1. Several obvious metrics seem to be missing from the app altogether.  There is no average lap power, or average power over various durations (e.g. 3 seconds, 10 seconds, 30 seconds etc.)  These are the metrics that I find most useful – indeed the whole purpose of this experiment is to get average lap power and 3 second power (5 second would suffice too) into my ear to help me with pacing.  I think this must be an oversight in v4.0 of the app – there are plenty of power metrics, including some quite obscure ones, but the most obvious and useful statistics (to me, at least) are missing.
  2. The Wahoo Fitness app will not read cadence from my power meter.  I have a speed/cadence sensor, but I don’t connect the cadence magnet because I have to position the sensor out of reach of the cranks on my TT bike.  Abvio Cyclemeter does read cadence from the Power2Max via the RFLKT+, so it must be an issue with the Wahoo Fitness app itself.
  3. On the turbo, the auto-pause feature does not kick in until the back wheel has been still for about 15 seconds.  I haven’t tested this outdoors yet, but since it uses the wheel speed sensor rather than GPS, it should behave the same.   This feature is critical for races, because I need the computer to auto-start when I start the race – I can’t be pressing buttons as I’m being held up at the start line.
  4. I need to be able to export data from the app so I can import it into Golden Cheetah running on my mac.  The app supports Dropbox export which is absolutely ideal, except it doesn’t work.  It won’t let me login to Dropbox via the phone, giving the error message ‘Only a limited number of users can get access while this app is in development mode”.  This sounds like it will be an easy fix for Wahoo.
  5. The app frequently crashes when you’re in the configuration pages for external devices (like the power meter).  This isn’t a huge deal, since you don’t need to configure those things very often.  But it is a worry.  If I’m going to use this technology in races, I need to be very confident that it is going to behave.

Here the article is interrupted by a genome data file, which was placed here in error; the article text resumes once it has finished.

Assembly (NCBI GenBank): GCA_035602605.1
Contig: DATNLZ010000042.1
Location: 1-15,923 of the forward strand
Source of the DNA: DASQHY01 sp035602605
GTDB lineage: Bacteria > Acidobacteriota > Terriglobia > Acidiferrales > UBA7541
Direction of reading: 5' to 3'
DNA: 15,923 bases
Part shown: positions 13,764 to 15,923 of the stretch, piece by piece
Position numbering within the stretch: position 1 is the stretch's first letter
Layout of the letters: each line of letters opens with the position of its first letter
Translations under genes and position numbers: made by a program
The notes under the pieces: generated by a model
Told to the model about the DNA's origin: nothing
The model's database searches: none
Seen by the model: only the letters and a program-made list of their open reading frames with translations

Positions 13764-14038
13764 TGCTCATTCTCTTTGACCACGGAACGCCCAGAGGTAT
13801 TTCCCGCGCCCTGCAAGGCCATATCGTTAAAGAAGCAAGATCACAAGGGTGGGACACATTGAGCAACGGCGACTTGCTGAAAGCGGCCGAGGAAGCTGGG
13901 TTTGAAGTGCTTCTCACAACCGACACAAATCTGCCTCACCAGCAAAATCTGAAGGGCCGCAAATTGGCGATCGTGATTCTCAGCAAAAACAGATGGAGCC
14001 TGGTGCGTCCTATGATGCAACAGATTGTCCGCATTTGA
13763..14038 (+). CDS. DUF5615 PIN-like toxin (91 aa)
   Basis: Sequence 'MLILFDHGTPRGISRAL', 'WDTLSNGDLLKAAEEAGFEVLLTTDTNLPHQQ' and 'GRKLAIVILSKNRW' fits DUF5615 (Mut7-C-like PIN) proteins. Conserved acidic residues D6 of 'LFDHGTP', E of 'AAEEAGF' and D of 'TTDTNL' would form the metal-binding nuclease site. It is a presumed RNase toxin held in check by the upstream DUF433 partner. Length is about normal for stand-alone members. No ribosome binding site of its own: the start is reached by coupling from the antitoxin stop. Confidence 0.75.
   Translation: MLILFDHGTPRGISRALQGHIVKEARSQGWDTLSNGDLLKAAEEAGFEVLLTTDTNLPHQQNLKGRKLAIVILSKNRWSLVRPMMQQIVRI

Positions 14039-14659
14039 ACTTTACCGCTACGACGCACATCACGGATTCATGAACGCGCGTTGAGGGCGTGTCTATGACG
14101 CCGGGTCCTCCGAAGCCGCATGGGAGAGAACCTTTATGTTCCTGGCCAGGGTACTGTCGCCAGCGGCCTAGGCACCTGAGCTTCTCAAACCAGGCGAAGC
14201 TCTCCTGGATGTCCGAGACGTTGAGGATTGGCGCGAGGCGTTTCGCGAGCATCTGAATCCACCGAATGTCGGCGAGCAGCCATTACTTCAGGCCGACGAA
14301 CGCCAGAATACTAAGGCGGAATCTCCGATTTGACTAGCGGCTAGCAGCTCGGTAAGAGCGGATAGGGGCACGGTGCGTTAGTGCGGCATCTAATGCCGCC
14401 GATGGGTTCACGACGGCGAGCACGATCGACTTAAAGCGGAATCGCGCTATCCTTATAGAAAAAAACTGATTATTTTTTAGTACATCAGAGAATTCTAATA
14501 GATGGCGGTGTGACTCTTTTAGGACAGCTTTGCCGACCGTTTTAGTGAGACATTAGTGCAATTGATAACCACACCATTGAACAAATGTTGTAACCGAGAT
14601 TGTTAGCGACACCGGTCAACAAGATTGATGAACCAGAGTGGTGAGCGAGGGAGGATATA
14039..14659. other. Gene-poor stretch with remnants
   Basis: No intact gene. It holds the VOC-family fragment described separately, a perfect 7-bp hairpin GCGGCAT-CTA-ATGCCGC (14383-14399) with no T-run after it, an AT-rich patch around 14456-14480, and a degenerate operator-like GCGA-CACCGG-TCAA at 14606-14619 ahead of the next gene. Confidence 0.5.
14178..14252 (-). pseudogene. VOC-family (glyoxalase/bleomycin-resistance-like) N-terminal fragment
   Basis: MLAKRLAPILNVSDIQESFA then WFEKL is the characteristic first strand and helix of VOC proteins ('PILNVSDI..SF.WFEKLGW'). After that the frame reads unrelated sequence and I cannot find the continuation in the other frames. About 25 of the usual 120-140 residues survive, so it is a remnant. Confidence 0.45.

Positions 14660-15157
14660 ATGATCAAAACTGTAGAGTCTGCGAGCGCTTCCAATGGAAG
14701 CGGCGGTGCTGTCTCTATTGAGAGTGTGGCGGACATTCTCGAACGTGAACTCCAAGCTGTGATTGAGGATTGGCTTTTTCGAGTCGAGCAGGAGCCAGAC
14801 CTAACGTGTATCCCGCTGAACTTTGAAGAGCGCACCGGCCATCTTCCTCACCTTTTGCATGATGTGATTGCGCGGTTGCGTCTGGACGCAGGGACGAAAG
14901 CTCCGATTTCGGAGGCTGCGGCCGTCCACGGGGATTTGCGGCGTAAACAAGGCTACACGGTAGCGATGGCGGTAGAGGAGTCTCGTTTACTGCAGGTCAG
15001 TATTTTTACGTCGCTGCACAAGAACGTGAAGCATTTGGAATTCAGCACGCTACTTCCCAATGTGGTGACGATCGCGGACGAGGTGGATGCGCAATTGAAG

6. Sometimes it has taken upto 2 minutes to find my devices.  It sits there spinning searching for them and then after a variable amount of time, it finds them all within a few seconds. Again that can be filed under ‘annoying’, since I am used to having to wait for the Garmin to find a GPS signal before riding.

Most of these seem like solvable problems.  I understand the difficulties in getting all this stuff working properly and talking together.  It’s disappointing that it didn’t work out of the box, but I’m pretty sure that Wahoo will solve the problems and I will update this post as and when progress is made.  I’m quite excited that I seem to be in touching distance of getting this working, and without really lifting a finger myself!

Thanks for reading 🙂


Posted on March 28, 2014, in Gear. Bookmark the permalink. 4 Comments.

  1. Lost me


  2. How much does all that weigh?

    • The RFLKT+ is a little lighter than the Garmin Edge 500. The additional weight is the iPhone 5S itself. For general riding, I take that with me anyway, but it is additional weight to carry when racing.

      I’ve not carried my phone in a race before, and it makes me feel exposed as if I had an incident I wouldn’t be able to contact anyone. So from that point of view, it’d be good to start carrying it. And I don’t really care about the weight of the phone in a race. The chief concern is where to store it without creating drag.